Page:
A young fogey's guide to the House

THE LITERARY COMPANION TO PARLIAMENT ed Christopher Silvester Sinclair-Stevenson pounds 16.99
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The Independent Culture
IN THE autumn of 1973 I went up to Oxford to "read" Modern History. Two things prevented me from reading very much of it. The first was the fact that I managed to stay only two terms before the University had had enough of me. The second was that Oxford defined Modern History as having finished in 1914. Everything after that was Politics.

Something in Christopher Silvester's book puts me in mind of my brief spell by the banks of the Isis. Most obviously there is the substantial bias in this collection against the recent or the contemporary. Picking two chapters at random - "Arrivals and Departures" and "Great and Terrible Occasions" - there were 15 gobbets dealing with events in the half-century 1800-1850, 13 for 1850-1900, 16 for 1900 - 1945 and only eight for the half-century between 1945 and the present day.

True, the first period saw the Great Reform Act and the Repeal of The Corn Laws, the second encompassed Home Rule, while the third took in two world wars (which is quite a lot of world wars). But our own era has not been an undramatic one. The reforming Labour administration of Attlee (barely a mention, except insofar as Churchill commented upon it), the loss of Empire, Suez, the crisis of 1960-1979, and, above all, Britain's first woman Prime Minister and her impact upon the House - all might have been expanded on at the expense of yet another anecdote about Gladstone or Robert Peel.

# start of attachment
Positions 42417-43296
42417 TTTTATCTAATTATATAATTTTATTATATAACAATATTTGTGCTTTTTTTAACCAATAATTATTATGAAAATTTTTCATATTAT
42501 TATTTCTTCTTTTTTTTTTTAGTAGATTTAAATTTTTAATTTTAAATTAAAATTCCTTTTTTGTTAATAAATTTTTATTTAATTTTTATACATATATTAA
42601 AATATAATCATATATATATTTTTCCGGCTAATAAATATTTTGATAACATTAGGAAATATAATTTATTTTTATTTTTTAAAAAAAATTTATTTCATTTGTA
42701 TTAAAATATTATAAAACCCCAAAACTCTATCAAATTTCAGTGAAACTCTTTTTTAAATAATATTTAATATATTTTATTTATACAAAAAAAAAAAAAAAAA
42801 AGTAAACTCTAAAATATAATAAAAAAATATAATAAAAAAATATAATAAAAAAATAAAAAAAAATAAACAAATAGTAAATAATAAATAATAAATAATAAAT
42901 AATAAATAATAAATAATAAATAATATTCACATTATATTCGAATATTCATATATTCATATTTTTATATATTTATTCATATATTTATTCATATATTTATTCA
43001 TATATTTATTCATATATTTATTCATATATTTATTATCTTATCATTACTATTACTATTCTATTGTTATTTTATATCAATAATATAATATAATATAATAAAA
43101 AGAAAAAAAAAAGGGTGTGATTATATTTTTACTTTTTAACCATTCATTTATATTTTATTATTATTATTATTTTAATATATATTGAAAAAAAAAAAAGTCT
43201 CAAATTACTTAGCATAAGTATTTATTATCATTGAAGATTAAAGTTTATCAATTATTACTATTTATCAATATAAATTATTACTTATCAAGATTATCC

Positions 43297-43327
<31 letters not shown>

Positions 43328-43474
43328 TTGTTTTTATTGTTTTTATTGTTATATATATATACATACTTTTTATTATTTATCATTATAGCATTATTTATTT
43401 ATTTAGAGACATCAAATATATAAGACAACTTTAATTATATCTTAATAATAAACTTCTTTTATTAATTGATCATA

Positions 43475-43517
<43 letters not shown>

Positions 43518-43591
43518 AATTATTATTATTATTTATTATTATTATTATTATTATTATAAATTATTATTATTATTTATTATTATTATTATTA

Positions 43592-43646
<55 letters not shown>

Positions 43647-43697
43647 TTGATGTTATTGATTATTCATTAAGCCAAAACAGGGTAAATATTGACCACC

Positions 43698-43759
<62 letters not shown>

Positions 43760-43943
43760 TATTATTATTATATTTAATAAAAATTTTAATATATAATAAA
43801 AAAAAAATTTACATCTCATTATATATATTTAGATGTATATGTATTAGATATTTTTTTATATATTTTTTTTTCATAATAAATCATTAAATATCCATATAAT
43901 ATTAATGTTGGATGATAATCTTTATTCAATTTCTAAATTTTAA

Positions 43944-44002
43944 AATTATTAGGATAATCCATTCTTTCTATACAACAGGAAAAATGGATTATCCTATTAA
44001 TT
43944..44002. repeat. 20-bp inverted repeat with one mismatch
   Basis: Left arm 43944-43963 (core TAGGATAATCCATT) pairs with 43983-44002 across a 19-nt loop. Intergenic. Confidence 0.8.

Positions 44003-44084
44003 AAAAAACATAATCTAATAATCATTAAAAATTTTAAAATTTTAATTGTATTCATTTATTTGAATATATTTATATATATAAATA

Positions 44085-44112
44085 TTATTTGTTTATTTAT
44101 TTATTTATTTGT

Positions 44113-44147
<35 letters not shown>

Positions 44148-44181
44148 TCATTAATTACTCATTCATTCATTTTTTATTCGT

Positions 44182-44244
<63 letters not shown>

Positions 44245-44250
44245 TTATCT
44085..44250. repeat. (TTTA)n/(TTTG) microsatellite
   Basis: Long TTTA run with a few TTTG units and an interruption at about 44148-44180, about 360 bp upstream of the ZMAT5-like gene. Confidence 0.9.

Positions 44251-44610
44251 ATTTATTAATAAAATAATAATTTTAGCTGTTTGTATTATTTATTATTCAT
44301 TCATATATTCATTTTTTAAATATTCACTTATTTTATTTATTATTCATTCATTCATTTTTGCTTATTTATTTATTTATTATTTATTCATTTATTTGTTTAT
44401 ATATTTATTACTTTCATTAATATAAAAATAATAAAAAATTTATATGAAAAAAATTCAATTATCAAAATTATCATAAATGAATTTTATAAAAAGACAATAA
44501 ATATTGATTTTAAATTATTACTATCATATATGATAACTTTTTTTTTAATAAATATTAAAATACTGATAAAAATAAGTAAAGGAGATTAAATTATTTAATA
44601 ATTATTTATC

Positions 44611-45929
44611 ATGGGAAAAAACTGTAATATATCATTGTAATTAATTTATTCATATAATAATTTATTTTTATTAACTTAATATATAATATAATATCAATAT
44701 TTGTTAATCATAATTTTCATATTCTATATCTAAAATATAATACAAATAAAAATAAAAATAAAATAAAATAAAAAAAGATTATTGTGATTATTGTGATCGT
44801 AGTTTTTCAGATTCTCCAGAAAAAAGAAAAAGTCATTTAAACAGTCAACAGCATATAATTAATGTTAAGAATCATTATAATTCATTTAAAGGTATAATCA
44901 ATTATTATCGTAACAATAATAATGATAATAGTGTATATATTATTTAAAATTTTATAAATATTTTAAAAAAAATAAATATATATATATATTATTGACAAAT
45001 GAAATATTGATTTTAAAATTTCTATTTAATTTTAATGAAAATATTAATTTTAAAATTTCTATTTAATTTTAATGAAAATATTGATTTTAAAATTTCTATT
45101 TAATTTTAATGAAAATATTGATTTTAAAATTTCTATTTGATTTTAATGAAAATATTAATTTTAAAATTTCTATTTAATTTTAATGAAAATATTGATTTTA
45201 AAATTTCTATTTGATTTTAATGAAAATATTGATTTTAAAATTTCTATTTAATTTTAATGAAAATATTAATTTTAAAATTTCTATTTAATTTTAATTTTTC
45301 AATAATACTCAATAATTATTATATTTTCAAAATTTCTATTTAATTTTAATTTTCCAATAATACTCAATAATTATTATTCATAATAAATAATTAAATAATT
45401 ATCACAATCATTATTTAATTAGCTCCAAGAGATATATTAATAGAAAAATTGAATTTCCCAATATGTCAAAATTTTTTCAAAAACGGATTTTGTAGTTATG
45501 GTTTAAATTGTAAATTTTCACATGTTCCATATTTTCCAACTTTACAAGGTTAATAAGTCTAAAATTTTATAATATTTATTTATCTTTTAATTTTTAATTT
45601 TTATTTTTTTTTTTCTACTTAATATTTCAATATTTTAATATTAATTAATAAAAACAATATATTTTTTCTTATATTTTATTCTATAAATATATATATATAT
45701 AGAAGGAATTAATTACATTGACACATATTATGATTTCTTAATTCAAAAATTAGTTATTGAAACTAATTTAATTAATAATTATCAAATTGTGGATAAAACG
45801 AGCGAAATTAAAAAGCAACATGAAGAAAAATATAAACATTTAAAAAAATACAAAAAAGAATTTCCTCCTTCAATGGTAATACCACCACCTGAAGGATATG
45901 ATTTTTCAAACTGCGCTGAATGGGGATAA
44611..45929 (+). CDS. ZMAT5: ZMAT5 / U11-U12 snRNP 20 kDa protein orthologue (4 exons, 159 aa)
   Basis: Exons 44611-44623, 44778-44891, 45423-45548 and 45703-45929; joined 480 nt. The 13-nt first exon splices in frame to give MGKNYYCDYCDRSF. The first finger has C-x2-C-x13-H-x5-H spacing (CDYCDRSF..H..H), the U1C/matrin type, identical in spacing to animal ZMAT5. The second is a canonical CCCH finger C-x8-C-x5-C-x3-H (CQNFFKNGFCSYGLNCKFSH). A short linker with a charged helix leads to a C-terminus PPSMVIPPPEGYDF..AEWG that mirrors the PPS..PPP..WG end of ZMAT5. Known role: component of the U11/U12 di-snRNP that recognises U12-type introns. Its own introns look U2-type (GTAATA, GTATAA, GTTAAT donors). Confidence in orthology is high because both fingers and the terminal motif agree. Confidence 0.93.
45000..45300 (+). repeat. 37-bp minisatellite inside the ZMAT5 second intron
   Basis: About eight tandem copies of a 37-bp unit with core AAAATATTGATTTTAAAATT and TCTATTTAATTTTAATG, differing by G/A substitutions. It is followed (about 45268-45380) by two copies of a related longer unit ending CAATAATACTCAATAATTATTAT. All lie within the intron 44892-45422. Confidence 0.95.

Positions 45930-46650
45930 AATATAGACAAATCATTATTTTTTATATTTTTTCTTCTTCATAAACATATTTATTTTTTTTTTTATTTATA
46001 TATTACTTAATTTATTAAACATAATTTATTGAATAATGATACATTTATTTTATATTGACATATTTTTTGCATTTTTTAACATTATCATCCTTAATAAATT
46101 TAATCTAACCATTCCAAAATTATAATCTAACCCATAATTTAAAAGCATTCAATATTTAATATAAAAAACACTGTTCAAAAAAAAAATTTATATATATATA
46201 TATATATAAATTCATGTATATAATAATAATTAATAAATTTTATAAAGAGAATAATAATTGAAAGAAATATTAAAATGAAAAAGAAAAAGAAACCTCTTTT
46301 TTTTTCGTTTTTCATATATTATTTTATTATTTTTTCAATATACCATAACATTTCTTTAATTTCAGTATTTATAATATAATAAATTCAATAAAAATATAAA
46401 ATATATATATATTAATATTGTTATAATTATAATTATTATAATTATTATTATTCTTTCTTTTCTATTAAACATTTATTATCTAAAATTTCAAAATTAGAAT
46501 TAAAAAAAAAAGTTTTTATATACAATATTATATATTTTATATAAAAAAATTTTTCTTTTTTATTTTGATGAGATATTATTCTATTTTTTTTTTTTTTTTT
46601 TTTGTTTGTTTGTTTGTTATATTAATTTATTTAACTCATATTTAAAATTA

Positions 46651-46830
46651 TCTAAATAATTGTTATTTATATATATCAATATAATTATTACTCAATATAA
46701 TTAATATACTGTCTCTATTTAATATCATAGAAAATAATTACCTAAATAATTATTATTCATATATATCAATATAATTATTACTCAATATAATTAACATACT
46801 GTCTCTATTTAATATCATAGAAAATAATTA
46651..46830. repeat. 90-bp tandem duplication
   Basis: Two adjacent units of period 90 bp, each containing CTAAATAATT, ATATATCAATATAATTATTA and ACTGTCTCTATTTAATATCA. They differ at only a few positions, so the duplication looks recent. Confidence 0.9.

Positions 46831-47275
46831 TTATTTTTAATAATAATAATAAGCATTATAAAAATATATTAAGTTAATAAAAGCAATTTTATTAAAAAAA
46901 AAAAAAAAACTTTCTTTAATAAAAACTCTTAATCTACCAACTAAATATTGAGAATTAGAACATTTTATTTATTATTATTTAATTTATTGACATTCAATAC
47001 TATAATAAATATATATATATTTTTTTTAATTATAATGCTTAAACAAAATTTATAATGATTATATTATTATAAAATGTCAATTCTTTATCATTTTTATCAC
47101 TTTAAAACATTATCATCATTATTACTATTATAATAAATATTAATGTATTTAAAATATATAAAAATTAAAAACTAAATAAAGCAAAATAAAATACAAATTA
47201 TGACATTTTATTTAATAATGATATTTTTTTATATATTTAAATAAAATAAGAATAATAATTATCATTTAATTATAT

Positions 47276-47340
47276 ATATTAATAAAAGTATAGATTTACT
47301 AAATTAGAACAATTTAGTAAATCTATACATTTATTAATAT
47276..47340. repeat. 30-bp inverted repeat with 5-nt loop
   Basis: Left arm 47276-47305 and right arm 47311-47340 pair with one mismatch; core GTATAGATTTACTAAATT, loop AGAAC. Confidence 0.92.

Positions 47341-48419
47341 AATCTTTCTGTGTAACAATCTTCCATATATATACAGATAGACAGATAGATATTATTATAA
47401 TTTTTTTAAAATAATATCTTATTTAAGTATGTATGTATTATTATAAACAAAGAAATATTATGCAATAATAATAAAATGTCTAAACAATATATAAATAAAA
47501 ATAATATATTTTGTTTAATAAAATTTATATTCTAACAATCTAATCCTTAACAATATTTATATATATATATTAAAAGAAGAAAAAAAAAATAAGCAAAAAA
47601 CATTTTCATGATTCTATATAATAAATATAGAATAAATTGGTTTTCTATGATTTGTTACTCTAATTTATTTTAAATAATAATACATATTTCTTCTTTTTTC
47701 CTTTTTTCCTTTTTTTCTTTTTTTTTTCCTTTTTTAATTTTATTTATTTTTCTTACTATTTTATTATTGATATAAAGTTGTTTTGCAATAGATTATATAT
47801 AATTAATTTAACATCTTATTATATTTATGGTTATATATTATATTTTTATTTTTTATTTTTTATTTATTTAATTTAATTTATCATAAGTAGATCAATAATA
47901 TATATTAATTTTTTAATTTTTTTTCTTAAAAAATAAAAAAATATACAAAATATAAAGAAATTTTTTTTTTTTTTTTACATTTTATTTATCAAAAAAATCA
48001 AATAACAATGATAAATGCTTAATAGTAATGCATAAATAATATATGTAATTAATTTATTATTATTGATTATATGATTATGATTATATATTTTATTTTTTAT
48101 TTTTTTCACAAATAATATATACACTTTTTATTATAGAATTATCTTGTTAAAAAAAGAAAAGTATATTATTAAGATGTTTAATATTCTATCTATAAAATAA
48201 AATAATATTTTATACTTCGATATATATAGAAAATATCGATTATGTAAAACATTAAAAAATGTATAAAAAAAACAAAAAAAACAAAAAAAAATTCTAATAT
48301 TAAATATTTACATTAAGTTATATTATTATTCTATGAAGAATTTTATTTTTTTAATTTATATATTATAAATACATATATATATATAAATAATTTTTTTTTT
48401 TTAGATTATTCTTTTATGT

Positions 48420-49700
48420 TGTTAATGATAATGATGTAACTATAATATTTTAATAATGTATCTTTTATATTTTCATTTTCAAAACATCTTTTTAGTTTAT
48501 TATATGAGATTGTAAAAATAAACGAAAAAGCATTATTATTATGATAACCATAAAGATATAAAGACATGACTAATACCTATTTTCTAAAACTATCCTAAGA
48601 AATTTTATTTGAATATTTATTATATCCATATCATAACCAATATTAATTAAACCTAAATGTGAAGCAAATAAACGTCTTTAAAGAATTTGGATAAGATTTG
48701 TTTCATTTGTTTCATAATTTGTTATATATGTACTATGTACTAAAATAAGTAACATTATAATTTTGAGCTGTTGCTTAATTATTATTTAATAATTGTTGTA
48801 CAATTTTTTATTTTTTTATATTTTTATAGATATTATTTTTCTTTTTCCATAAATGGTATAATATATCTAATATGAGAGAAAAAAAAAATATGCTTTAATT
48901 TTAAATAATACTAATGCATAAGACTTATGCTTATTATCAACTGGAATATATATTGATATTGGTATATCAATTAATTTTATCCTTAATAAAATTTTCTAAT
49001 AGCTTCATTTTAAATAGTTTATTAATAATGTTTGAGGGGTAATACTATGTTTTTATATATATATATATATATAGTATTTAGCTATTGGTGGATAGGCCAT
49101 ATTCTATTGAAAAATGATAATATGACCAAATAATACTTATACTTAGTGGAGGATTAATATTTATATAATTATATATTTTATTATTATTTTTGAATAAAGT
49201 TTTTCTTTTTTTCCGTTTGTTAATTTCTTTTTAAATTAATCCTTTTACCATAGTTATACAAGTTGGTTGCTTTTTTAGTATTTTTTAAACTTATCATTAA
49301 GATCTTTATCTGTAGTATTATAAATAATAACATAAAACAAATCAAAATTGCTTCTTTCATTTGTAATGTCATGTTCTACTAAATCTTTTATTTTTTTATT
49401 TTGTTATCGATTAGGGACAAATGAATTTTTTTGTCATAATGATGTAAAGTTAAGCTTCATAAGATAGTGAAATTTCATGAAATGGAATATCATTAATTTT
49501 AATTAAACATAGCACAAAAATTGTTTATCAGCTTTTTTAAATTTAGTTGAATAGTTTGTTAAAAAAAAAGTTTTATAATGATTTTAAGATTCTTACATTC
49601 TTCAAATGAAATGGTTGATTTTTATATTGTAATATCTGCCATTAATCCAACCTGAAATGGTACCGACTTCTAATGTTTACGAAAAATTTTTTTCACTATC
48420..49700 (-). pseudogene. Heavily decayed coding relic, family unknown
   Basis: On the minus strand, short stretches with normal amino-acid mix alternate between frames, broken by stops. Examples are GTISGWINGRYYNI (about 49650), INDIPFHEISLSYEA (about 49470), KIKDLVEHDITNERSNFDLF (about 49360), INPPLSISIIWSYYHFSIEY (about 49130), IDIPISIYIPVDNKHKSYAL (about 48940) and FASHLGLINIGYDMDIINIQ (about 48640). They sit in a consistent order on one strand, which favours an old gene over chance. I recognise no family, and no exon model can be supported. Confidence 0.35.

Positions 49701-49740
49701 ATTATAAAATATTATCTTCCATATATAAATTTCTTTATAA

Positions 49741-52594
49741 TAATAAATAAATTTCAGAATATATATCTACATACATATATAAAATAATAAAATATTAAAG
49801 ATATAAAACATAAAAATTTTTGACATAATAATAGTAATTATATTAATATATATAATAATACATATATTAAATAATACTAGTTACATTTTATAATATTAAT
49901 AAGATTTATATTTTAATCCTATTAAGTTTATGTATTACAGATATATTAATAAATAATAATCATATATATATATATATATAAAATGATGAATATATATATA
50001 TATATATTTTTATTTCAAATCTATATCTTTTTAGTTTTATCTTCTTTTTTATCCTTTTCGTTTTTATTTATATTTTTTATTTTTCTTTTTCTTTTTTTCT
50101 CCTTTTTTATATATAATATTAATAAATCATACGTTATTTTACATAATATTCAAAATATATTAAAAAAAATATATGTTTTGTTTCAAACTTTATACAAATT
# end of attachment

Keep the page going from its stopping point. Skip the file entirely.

Silvester is a terrific anthologiser, as his Penguin Book of Interviews proves. Why then, has he opted for a selection which makes the Oxford History faculty circa 1973 seem faddish by comparison? To take one example, the chapter on the Irish in Parliament has no entries after 1919, and thus contains no mention of the extraordinary assault in the Chamber by the young Bernadette Devlin on Home Secretary Reginald Maudling, in the wake of Bloody Sunday.

The result of this bias against the new is to suggest a salience for Parliament that it no longer deserves. Much of the Commons' self-perception, even now, is based on the era of its glory, on all-night sittings, on characters and orators. These are held to justify the clubbiness, the public school atmosphere, the maleness, the amateurishness, the lack of modern facilities. So Orwell's "collection of mediocre-looking men in dingy, dark suits, nearly all speaking in the same accent and all laughing at the same jokes" can be balanced against Virginia Woolf's: "one has to say to oneself severely, `This is the House of Commons. Here the destinies of the world are altered'." She was being ironic. Up and down Whitehall destinies are being altered; in Westminster little is changed.

Nevertheless, the same tug that drew me to an archaic Oxford course pulls many to the House. Once inside, the gossip, the cosy discomforts, become habitual. Many a lobby correspondent never leaves. It is hardly surprising that a mythology persists which transforms Prime Minister's Question Time, for instance, from the preposterous piece of willy-waving it actually is, into a test of leadership under fire. I cannot help wondering whether Silvester may not have fallen for some of this.

His final and most perfunctory chapter, entitled "Ladies Last", looks at women in the House almost entirely through the eyes of the male club- members already there. The last paragraph quotes Viscount Chandos: "The lady Members seldom get the tone or mood of the House right." If Silvester has subversive intentions here, they are well buried. Still, should Labour win the next election by a substantial margin, the effect will be an enormous increase in the number of women MPs. Nothing would do more to shake the House out of its 19th-century Smoking Room stupor than the advent of nearly 100 unclubbable, unslippered political women, dedicated to lowering the tone and changing the mood. It has begun to work at Oxford.

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